You can also direct runoff water into an underground tank dug into the ground. The advantage of a tank is that it is covered. This stops water from being lost into the air by evaporation. As long as the manhole entrance into the tank is well secured, it is also safer for children.
Tanks, ponds, dams and reservoirs all need to be lined to stop water from seeping out. If the water stored does not leak away, there will be more available for use in the home and on the farm. Materials used for lining include clay, rubber, plastic, bricks, stones, concrete etc. Where clay is available locally, it is often the cheapest option. However, in areas without clay, plastic lining has proved to be appropriate mainly because of low cost and reliability of the material.
How do you avoid silt getting into the tank?
The inlet channel should include a silt trap, and could also be lined with grass or stones.
How do you get water out of the tank?
Water is either pumped out of the tank, or collected with a bucket. If the tank is above the water collection point, gravity will allow you to collect water from an outlet pipe with a tap.
How big should an underground water tank be?
This depends on how much water you want to collect, how much rain falls in the area in the rainy season, and how much money you want to spend.
What shape should the tank be?
- Design of the tank shape depends on the soil type, which dictates the maximum possible slope that will stay in place without falling in. For stable soils the side slope ratio can be 1:1. For unstable soils, the side slopes should have a ratio of 1:2.
- For easy roofing, the tank should be rectangular, long and narrow.
Where should the tank be built?
The tank should be built beneath the catchment (road, open field or roof). Mark the layout on the ground at the chosen site of the tank.
What kind of plastic lining should be used?
Available gauge sizes of plastic lining range from 0.4mm to 1.2mm. Thicker gauge will last longer but may be more expensive.
How do you build it?
- Excavate the tank site to required shape and depth. Provide for water inlet and outlet (in case of over-flow)
- Smooth the walls and floors of the tank to ensure that the lining walls and floors to ensure that the plastic lining will not be damaged. You could plaster with mortar or soil/cement mixture to make it smooth
- Order lining material from the manufacturer. Remember to include enough lining material so that some sticks out at the top for use in anchoring down the lining. Order just enough to fit the shape of the pit to avoid waste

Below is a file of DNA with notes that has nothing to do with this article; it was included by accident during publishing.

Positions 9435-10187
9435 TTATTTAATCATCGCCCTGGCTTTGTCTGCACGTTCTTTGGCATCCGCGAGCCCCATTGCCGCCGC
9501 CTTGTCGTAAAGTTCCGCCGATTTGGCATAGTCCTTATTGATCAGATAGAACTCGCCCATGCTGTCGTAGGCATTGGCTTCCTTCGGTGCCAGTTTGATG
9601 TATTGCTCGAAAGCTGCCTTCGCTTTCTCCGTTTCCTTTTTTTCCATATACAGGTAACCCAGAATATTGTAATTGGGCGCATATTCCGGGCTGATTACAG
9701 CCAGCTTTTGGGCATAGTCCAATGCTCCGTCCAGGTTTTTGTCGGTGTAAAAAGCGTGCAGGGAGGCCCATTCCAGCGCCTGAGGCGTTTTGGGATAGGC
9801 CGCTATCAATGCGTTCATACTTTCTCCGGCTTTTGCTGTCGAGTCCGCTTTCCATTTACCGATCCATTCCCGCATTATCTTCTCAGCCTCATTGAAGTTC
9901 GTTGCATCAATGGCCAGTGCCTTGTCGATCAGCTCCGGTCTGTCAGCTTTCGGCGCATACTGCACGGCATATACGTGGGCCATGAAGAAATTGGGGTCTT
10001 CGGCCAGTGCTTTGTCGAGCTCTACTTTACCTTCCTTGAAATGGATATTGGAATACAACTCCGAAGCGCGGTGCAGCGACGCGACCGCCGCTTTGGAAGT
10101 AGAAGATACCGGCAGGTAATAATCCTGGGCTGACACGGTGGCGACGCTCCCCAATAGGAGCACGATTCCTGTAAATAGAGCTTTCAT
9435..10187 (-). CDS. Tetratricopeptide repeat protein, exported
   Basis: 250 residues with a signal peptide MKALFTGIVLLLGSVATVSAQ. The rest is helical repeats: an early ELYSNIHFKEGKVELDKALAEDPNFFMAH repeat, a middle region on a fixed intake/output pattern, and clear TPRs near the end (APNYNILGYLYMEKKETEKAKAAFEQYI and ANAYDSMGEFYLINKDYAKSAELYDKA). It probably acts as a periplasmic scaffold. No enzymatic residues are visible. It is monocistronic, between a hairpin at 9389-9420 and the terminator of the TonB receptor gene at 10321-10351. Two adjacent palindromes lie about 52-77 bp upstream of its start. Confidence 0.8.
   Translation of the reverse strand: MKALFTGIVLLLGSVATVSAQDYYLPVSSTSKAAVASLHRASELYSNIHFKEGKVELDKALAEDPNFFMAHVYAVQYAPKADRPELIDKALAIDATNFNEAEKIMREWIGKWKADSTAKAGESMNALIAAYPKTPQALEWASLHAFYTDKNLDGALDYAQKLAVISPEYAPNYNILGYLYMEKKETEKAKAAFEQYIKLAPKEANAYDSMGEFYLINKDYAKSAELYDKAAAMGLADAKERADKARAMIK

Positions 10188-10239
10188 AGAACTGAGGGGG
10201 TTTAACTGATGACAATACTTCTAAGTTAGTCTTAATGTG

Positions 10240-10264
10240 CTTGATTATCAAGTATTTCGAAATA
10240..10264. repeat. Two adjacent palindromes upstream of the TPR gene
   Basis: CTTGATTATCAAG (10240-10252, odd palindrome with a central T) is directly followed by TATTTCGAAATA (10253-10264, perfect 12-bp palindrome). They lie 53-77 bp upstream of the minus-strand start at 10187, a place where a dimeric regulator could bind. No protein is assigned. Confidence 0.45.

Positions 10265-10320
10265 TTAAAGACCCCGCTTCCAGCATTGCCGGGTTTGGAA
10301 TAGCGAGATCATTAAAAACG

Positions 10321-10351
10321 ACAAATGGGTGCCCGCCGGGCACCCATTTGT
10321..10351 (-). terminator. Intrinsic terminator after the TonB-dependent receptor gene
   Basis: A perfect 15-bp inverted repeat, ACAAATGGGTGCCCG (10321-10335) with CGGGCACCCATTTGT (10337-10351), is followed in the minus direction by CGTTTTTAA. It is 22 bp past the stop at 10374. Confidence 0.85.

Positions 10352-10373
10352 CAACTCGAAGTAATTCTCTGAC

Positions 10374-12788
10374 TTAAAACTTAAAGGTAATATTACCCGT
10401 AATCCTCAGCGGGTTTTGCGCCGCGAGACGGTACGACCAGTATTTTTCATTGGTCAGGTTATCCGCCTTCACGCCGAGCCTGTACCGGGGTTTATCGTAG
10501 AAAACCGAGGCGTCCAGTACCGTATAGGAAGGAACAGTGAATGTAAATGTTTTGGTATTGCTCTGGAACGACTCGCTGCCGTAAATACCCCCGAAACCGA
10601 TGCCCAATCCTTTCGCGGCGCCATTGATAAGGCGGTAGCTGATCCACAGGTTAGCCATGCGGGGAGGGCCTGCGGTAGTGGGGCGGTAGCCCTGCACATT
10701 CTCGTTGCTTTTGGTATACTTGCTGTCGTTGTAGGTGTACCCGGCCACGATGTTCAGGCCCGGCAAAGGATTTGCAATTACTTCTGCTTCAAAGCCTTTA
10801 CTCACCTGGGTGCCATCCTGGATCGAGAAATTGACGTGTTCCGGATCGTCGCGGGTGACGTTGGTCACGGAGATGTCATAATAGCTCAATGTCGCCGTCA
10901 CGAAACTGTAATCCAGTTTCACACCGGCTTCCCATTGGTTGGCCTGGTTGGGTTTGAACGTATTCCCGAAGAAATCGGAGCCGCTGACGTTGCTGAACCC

- Place the lining in the tank after ensuring that there are no stones or sharp objects. Anchor lining edges to ensure that the lining lies smoothly on the walls of pit and is firmly held. The lining can be anchored at the top using a masonry wall or by burying the edge of the lining into the ground. If anchoring using masonry wall, select bricks of high strengths, choose good structural mortar mixture and ensure good workmanship. Wet bricks before laying. Cure the masonry work properly. Make sure that the plastic lining fits the pond loosely so it doesn’t break when it is anchored
- Cover the top of the tank using any roofing materials to minimize loss of water by evaporation and protect the plastic from the sun. Build in a manhole to help with maintenance. Make sure the manhole is closed or fence off the whole area as a safety measure
How do you maintain a plastic-lined underground tank?
Regularly inspect inlets, channel and collecting area. Clean the silt traps and sieve. Periodically clean tank and remove any accumulated silt. Clean with great care to make sure that the plastic is not cut/pricked. Don’t use rough tools or equipment to clean. After cleaning, check the pond for perforations and have them repaired.
Advantages of plastic lined tanks
- Low maintenance
- High storage efficiency due to cover
- Relatively long lasting
- Supplies extra irrigation water, water for livestock or for some domestic use.
- Can be installed by local artisans
Disadvantages of plastic lined tanks
- Plastic may be torn or pricked by sharp objects
- Plastic may require replacement after some time due to exposure to ultra violet rays from the sun. This is why it is very important to shade/cover to protect the lining
- Need constant maintenance
ACKNOWLEDGEMENTS: SEARNET Rainwater Harvesting Technologies Database entry on Water Pans for Runoff Rainwater Harvesting, and Plastic-lined Underground Tanks. (http://www.searnet.org/rhtdatabase.asp?pn=3)